DEERFIELD, Ill. — Mondelez International Inc. said Wednesday its net income fell in the third quarter, as revenue took a hit from the stronger dollar in its first quarter as an independent company.
Mondelez, formerly known as Kraft Foods Inc., makes snacks including Oreo cookies, Cadbury and Nabisco. It spun off its North American grocery business and changed its name Oct. 1.
Net income fell to $652 million, or 36 cents per share, in the three months ended Sept. 30. That compares with $922 million, or 52 cents per share, in the prior-year quarter.
Revenue fell 2 percent to $12.9 billion from $13.3 billion. The stronger dollar, which lessens the value of overseas sales, hurt revenue by 4.5 percentage points.
On an adjusted basis, which reflects the spinoff, operating income rose 2.2 percent to $1.1 billion, or 37 cents per share. Revenue fell 5.1 percent to $8.3 billion. The stronger dollar hurt revenue by 6.6 percentage points. Analysts expected income of 36 cents per share on revenue of $8.65 billion, according to FactSet.
CEO Irene Rosenfeld said revenue growth was hurt because there was less of a benefit from price increases compared to a year ago, and the company had "short-term executional missteps" in countries including Brazil and Russia.
In Brazil, Rosenfeld said in a call with analysts, the company was slow to react to a slowdown in gum purchases, so it wound up shipping too much gum into the region as the category slowed down by about half. It also cut marketing support for its biscuits to offset the gum slowdown, which hurt biscuit sales. The marketing support has been restored, Rosenfeld said.
In Russia, the company was hurt by the fact that as coffee and chocolate costs dropped, its competitors cut prices and Mondelez didn't. It has since made relevant price cuts, Rosenfeld said.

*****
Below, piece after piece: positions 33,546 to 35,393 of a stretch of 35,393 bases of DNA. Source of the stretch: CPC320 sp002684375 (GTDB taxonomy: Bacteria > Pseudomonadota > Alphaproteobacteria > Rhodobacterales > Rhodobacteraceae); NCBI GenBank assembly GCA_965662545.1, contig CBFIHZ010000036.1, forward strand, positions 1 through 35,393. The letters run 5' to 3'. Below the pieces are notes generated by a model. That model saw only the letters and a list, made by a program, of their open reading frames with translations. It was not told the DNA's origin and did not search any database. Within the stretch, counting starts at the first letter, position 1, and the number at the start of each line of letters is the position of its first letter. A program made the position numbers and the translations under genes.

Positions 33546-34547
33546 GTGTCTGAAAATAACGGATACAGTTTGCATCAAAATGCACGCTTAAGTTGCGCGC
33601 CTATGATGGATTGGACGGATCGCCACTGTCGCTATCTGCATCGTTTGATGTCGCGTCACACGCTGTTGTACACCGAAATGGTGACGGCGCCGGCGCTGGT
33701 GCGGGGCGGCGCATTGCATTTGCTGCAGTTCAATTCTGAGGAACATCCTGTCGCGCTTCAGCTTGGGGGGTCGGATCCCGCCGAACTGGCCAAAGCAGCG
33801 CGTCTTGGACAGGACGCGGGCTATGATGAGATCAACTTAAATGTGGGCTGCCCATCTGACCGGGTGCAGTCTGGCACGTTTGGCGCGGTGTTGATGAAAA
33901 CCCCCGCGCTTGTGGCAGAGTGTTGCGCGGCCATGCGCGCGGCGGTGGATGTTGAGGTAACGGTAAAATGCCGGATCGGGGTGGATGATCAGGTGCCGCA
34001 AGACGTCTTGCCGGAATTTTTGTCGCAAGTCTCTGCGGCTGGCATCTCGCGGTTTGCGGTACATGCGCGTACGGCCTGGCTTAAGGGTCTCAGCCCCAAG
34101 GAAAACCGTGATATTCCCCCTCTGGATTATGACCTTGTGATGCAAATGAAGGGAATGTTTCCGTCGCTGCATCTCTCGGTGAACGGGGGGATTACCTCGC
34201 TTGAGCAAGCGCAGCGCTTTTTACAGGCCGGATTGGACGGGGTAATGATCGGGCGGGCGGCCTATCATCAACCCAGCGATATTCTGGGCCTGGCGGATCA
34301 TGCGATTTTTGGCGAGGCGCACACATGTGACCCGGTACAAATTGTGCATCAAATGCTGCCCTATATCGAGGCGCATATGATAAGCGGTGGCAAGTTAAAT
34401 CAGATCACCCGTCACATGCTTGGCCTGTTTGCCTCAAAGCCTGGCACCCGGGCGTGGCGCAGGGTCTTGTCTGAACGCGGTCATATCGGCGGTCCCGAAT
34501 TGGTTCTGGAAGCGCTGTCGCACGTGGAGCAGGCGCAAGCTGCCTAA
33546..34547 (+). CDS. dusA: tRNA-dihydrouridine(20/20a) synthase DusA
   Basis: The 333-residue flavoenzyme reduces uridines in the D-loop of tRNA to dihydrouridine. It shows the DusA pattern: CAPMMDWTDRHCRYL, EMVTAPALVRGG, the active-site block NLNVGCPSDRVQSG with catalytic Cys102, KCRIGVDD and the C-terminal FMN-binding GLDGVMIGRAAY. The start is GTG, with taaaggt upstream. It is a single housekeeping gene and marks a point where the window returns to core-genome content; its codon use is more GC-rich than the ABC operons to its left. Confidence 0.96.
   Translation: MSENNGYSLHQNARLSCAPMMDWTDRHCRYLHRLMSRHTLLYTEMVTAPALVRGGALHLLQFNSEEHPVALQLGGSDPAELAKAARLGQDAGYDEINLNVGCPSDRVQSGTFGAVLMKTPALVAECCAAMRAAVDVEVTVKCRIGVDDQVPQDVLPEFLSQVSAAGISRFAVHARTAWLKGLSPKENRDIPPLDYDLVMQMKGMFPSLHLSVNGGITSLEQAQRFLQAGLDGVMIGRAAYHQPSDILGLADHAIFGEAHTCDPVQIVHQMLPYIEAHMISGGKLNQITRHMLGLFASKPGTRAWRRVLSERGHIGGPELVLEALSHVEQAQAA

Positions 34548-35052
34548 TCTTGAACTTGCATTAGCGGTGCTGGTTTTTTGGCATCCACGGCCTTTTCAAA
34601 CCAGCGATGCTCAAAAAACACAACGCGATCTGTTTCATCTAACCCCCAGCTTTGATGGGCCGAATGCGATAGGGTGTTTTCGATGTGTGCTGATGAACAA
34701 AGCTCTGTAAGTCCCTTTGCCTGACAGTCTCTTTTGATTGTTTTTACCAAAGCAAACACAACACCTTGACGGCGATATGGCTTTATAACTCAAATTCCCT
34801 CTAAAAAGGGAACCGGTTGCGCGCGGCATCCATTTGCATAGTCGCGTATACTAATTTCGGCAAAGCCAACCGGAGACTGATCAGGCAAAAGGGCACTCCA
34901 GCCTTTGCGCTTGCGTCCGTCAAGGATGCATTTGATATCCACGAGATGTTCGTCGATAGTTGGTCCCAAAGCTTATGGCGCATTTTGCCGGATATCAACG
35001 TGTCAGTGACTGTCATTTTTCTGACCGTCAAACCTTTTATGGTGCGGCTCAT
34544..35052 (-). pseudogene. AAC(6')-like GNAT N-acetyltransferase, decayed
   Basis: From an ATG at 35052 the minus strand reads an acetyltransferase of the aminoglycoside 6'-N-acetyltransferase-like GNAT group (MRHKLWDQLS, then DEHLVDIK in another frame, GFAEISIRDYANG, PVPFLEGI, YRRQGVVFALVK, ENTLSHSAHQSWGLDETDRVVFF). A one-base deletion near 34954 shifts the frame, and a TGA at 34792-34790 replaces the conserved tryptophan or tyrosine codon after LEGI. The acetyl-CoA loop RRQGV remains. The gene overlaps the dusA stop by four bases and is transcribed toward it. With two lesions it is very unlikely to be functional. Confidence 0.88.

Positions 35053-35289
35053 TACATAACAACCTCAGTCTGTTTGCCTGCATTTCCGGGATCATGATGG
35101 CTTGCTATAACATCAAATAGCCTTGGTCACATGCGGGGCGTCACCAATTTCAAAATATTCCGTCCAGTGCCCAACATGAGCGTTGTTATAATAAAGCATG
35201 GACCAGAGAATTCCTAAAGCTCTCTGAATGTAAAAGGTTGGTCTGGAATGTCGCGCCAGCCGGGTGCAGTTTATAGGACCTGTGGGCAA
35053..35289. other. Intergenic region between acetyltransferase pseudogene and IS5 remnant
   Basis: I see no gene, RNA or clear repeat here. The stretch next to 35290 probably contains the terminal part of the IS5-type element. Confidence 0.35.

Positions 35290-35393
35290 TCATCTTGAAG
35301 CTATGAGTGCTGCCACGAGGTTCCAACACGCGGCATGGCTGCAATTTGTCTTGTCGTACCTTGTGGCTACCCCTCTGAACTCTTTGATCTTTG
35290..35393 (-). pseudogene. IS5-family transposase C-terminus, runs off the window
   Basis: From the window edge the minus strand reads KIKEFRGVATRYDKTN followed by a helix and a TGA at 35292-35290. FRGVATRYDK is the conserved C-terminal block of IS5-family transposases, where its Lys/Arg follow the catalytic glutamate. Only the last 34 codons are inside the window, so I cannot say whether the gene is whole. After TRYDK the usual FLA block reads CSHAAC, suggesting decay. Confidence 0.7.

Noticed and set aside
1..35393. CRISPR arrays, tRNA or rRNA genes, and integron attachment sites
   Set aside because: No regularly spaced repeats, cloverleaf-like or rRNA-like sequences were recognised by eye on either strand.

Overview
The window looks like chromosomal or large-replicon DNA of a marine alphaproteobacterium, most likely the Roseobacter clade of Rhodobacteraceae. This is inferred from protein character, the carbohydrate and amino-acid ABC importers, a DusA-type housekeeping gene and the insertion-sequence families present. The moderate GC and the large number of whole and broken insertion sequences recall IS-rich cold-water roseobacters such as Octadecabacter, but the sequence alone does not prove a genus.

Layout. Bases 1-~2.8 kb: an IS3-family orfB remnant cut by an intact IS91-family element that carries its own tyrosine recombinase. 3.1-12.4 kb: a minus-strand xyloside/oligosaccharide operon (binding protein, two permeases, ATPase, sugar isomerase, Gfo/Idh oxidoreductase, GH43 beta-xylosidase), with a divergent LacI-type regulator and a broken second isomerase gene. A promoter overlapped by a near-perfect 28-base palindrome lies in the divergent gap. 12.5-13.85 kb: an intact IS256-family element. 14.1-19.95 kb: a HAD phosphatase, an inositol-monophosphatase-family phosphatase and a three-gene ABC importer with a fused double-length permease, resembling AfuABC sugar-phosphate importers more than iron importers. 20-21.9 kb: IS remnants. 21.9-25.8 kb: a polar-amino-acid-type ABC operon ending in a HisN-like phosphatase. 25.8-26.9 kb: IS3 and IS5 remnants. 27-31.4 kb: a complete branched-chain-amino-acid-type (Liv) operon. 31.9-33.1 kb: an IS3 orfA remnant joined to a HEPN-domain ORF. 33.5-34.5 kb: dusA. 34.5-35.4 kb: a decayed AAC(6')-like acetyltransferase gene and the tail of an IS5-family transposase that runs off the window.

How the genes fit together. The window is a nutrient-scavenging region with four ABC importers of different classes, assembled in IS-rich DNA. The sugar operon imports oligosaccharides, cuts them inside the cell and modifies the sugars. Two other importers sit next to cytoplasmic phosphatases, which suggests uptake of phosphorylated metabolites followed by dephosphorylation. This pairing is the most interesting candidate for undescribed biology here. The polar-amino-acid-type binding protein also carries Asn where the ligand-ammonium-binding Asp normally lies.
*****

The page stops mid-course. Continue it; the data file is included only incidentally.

She said the issues should be "largely resolved by the end of the year."
Revenue from emerging markets fell 6 percent, hurt by the stronger dollar and the weakness in Brazil and Russia. That was offset by strong growth in China, India, and the Middle East and Africa.
In Europe, revenue fell due to the stronger dollar. Chocolate and coffee volume grew, with particular strength in the Milka and Cadbury Dairy Milk chocolate brands, but that was offset by lower coffee pricing.
Revenue rose 1.9 percent in North America, helped by strong performance of cookies and crackers such as Honey Maid, Ritz, Triscuit and Oreo.
Mondelez affirmed operating income guidance of $1.50 to $1.55 per share for the year. Analysts expect $1.44 per share, on average.
Before the market opened on Wednesday, the spun-off North American grocery business, which makes Oscar Mayer, Miracle Whip and Velveeta, and is now known as Kraft Foods Group Inc., said its net income rose 13 percent in the third quarter, helped by a mix of new products, increased advertising and productivity improvements.
Beginning in the fourth quarter, Mondelez said historical financial results for Kraft Foods Group will be reflected as discontinued operations.
Kraft announced in August 2011 that it would be splitting in two by the end of 2012 so both sides of the business could focus better on their priorities. It announced the new name in March and the split took effect Oct. 1.
In after-hours trading, Mondelez shares lost 25 cents to $26. The stock ended regular trading down 24 cents amid a broader market decline.